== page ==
But then, slowly wisdom dawned. I can not ever understand why the damn wisdom should show up much later in life!
These days, most jokes that I make are about me. I love it--nobody gets hurt, and I get a wonderful outlet for my bizarre sense of humor, which is also an outlet for all my angst anyway. It is a win-win all around, except for those who have to suffer my humor--especially the captive audience in the classroom ;)
One of the earliest realizations was about the way we speak. The accents. The choice of words. The idioms. In the early phase of my life, those were the low hanging fruit for the crude humor. Visiting grandmothers' places meant exposure to the way of speaking in that part of the old country, and it was so easy to make fun of it.
Now, as I get older, I find the jokes on accents to be awful. In the old country, people do that a lot even now.
I find the different accents, the unusual phrasings, to be charming. They add color to the otherwise monotonous same-old, same-old. It is so Soviet-like if everybody talked the same way.
Further, the ultimate understanding of all: it is about communication and human interactions. After all, we "hear" those differences only in the real world of human interactions, right? As an old New Yorker cartoon put it, in the internet nobody knows you are a dog! I would rather hear somebody's accented voice in a discussion than yet another "like" on Facebook.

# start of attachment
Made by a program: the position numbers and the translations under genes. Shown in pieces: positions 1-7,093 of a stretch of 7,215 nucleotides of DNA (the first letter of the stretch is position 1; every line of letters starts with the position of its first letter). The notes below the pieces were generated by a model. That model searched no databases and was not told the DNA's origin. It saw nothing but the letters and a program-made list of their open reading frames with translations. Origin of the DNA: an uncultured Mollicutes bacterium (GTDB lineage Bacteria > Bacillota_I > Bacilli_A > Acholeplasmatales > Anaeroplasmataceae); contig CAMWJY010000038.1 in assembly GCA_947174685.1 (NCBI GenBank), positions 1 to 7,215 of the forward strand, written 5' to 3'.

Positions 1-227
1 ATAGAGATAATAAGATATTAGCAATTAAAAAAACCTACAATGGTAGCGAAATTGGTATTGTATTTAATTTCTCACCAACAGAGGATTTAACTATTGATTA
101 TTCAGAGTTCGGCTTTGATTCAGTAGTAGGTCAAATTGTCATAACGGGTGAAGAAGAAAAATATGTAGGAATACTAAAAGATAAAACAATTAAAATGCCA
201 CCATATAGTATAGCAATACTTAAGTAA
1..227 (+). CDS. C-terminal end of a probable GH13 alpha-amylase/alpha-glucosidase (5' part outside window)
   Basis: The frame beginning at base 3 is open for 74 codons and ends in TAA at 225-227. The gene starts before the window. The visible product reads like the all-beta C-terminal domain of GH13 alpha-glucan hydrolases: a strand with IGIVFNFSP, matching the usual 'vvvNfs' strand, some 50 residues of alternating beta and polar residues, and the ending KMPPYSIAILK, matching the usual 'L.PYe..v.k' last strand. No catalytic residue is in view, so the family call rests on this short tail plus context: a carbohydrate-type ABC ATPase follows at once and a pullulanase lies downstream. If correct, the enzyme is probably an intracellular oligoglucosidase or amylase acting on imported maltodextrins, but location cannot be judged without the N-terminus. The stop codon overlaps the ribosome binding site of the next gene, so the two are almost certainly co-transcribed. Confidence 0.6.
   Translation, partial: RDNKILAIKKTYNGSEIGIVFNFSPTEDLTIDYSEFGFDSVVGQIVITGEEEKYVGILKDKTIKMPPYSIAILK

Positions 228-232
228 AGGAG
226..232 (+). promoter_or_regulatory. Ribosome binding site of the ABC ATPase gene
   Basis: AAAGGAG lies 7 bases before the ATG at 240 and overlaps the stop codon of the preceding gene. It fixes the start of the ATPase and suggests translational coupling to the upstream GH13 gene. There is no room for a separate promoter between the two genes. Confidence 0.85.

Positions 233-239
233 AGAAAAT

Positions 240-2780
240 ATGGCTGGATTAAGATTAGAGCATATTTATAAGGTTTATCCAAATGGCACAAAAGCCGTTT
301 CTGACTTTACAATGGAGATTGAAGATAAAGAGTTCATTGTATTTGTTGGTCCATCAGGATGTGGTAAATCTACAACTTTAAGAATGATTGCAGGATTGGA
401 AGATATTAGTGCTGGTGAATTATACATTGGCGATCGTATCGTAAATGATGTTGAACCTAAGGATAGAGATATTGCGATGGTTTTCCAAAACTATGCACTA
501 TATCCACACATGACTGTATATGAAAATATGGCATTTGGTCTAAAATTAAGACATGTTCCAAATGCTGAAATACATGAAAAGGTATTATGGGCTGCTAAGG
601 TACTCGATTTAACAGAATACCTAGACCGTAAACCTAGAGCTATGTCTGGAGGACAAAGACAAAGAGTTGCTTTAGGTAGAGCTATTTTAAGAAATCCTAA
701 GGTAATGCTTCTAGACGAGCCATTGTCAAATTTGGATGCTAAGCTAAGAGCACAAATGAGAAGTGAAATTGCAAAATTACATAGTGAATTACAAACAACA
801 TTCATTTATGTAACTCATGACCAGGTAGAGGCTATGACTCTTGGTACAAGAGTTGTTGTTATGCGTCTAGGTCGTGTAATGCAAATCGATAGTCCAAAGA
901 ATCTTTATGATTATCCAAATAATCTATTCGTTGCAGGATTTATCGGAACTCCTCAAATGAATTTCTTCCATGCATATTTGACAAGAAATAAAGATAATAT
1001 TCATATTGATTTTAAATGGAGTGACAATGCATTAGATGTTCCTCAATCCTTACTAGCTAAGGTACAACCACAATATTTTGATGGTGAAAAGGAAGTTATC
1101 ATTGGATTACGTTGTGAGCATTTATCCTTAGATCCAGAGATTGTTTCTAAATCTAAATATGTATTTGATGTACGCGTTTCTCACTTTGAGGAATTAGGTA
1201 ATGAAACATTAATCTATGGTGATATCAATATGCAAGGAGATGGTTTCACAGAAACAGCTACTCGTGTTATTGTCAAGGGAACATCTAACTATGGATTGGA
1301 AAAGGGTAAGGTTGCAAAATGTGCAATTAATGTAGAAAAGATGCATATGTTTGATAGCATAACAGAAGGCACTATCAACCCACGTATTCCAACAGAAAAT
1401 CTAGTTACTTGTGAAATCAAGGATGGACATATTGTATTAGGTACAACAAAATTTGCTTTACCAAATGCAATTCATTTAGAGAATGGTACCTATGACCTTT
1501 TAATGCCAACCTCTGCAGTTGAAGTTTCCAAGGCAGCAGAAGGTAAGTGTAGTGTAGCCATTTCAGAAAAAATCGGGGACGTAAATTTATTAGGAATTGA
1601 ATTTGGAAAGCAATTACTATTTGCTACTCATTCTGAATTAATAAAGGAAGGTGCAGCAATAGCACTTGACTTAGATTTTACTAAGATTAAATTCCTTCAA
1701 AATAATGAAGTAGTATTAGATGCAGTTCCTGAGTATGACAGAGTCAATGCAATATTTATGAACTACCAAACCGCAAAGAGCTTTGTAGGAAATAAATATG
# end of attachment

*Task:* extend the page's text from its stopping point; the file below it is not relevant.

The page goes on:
An old anthropologist friend of mine used to tell his students that everybody has an accent. It just depends on the context. Of course, that didn't stop him from making fun of my accent ;)
A few years ago, when I went to the deep, deep South for the first time, I was all set to listen to the charming southern accent. The drawl. The y'all. I was so disappointed. In the public space, the number of people who spoke "like a Southerner" was way less than what I had imagined would be the case.
The nasty jokes and condescending attitudes towards some accents and way of speaking, while lauding others, is "back door to discrimination." We forget that "the so-called standard is simply an invention of a given society."
"We talk a lot about racial discrimination," explains Ms. Lawson, who is now a junior. "We talk about judging people based on their socioeconomic status" and on other, more visibly identifiable factors. But people rarely talk about language, even though it is socially stratified in the United States, as in most countries.Exactly!
"When I came to college," Ms. Lawson says, "people kept telling me how strong my accent was." She thought, "Wow, y’all need to come home with me and hear how other people sound." She was doing what linguists call code-switching — toning down her accent in favor of a standardized English considered to be more acceptable.
I wish somebody had told me all these at least when I was twenty years old! Heck, even when I was thirty! Oh well, wisdom better late than never, eh.